Which player or person inspired you to play pro ball?

As far as inspiration to play pro ball from a specific person, or player, there was no one that inspired me to do that. Growing up there were many players I watched, and tried to do things like. I've been playing ball since age five, and had been a fairly good player since then. I just stayed consistent with playing throughout the years, threw the ball around, and swung the bat in the streets, and in a few backyards. As I got older, different people helped me realize that being left-handed, and playing baseball was something special, and somewhat of a rarity. I really didn't pick up on what that really meant until around my junior year in high school. During my highschool years I was a basketball player also, and wouldn't get to baseball until about a month into the season. However, my junior year in my 1st start after basketball, we were playing in a tough tournament. I got the ball for the first game which was against probably the best team in Louisiana at the time. Anyways, I had no knowledge of it while playing, but there were a few pro scouts as well as college coaches in attendance. Looking back at it, I really didn't think I did anything special, but I was able to keep us in the game until late. We ended up losing, but after the game I was approached by someone with the MLB scouting bureau. I was given a questionnaire to fill out, but the thought of me playing pro ball didn't register. Needless to say, I continued to do well that year all the way throughout the summer. Repeated that my senior year, and found myself getting drafted by the Dodgers. Though it was late. That was the first time I imagined myself being a pro baseball player. However, I put that on hold to attend Louisiana State University (LSU).

Any differences between the Taiwanese league and here so far?

So far, there is a difference in the Taiwanese Baseball League (CPBL), and the Korean Baseball League (KBO). First, here in Korea, there are twice as many teams. I feel that helps with the potential boredom of playing the same three teams over a 120, or so game schedule. Also, the atmosphere seems a little more loose, and fun. Speaking strictly from my experiences. I strongly believe the coaches, and players here with Lotte are not all business all the time. Everyone knows when it's time for fun, and knows when it's time to focus, work hard, and take care of business. That mixture helps makes it easier for guys to play ball, and motivates us to do well. It just seemed as if too many guys were uptight in Taiwan which made most of us a little nervous, or timid, and afraid to make a mistake. Knowing that it possibly won't be that way here gives me somewhat of a comfort level, and confidence to do what I need to do to be successful.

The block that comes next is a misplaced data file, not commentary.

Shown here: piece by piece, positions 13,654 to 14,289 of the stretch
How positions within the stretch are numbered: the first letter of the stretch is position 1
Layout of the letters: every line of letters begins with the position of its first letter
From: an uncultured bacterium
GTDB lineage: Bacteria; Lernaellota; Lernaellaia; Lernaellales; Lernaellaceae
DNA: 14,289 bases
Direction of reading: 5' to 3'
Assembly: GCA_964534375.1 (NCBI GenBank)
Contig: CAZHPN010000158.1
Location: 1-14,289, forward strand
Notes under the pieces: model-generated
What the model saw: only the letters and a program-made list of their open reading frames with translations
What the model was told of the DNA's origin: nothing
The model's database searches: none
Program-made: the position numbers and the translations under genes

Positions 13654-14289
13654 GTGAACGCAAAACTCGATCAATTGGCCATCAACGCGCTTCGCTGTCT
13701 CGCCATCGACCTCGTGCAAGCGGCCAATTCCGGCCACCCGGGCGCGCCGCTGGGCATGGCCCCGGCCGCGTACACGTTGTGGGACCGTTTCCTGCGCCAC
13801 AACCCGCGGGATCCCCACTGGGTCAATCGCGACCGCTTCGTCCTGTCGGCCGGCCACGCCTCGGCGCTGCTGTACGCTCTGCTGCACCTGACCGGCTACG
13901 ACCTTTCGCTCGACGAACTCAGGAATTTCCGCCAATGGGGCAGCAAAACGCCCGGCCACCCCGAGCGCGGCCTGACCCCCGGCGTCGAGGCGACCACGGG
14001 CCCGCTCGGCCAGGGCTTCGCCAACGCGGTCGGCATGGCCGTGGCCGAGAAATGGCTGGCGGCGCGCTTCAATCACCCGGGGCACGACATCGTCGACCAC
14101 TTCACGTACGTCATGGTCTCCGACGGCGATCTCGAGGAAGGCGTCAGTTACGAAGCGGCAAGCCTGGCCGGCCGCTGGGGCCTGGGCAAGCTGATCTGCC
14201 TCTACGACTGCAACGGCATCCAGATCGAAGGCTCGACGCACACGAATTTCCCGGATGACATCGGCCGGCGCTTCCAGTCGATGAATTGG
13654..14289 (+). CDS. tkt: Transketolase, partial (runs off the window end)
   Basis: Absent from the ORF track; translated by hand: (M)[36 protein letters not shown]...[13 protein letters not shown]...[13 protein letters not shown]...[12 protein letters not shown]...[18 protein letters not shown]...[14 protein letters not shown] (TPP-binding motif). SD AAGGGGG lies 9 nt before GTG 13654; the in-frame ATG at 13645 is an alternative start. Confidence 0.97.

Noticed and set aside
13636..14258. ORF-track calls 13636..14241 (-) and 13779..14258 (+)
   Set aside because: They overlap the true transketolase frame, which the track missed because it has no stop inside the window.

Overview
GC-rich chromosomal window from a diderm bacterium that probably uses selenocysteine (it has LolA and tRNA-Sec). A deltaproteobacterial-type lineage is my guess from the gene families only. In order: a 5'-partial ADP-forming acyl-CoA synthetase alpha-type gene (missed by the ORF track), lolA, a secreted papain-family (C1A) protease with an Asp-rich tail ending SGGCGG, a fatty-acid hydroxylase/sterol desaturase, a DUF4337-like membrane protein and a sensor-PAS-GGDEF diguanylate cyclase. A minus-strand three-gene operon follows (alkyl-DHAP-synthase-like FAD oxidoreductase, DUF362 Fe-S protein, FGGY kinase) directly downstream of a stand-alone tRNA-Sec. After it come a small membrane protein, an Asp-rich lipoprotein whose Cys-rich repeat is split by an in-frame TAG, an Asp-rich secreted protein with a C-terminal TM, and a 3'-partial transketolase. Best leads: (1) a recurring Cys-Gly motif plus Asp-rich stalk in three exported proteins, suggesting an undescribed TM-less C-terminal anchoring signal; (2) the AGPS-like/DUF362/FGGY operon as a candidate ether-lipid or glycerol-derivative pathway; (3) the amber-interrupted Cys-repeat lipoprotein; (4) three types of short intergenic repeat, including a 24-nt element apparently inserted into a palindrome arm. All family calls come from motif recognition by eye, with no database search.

Youman, along with teammate Ryan Sadowski, visiting the local U.S. troops


Have you had any embarrassing incidents on the field in your career?

As far as an embarrassing moment goes, there is one that stands out. It was in 2006 during my second game pitching in the majors. We were playing the Mets at home. It was a game where I was used as a reliever. Let me remind you that the bat boys are in charge of getting all the equipment for the hitters including pitchers that may get at bats in a game. Well, I was in the game around the 4th inning. I pitched that inning, and was due up to lead off the bottom half. Here I am, looking for my stuff (helmet, bat, batting gloves). Nothing is out for me. So, one of the bat boys, and I go into the equipment room looking for my things. Found my bat, but the closet where my helmet, and batting gloves were was locked, and we had no key. Now, we're scrambling around looking for stuff for me to use for my at bat. At this time, the pitcher is almost done with his warm ups, and I hear the manager yelling at me to get out there, and the umpire doing the same. Last thing I heard before finally finding a helmet (no batting gloves), was my manager telling the umpire after he yelled at me "man, he's new, and doesn't know anything." As he said that, I'm walking up to the plate with my head down ashamed, cause I held up the game, because I had nothing to go up to bat with. Well, I step in the box, and took the 1st pitch as instructed to.  It was a strike. 2nd pitch was a strike also in which I whiffed, and missed. With that swing, my bat flew out of my hands about five rows into the stands over the Mets dugout. Really embarrassing.  I did not look towards the Mets dugout, or into the stands to see where my bat was. I just slowly walked towards our bat boy with my head down to get another bat. Didn't look in our dugout either. Now I'm in the whole 0-2. Needless to say, on the next pitch I got a broken bat single up the middle for my first MLB hit. That erased any embarrassment. What's funny is, I did this with the guy who started for us bat, and helmet. He was a lefty also who had more big league time than me, but had yet to get a hit. My stay on the bases was short though, cause I got doubled up while on 1st base not being able to freeze on a line drive.

What do you like to do away from the field?

I tend to do numerous things with my time away from the field. Shopping is something that I like to do from time to time. I love sneakers. I'm also into movies, and try to catch one whenever there's time. A few other things I enjoy are traveling, the internet, watching cartoons, listening to music, and mentoring. I also cook from time to time.


Shane Youman By the Numbers

Hometown: New Iberia, Lousiana

Number: 97

Height: 6'4

Weight: 220

Throws: Left

Bats: Left

Major League Record

Win-Loss: 3-7

ERA: 5.13

Strikeouts: 34


You can check out coverage of the Lotte Giants on our Giants Page

Jeff Liebsch has contributed to Yahoo Sports, Eurobasket, Tribal Football and Yonhap News. He can be followed on Twitter at @chevybusan.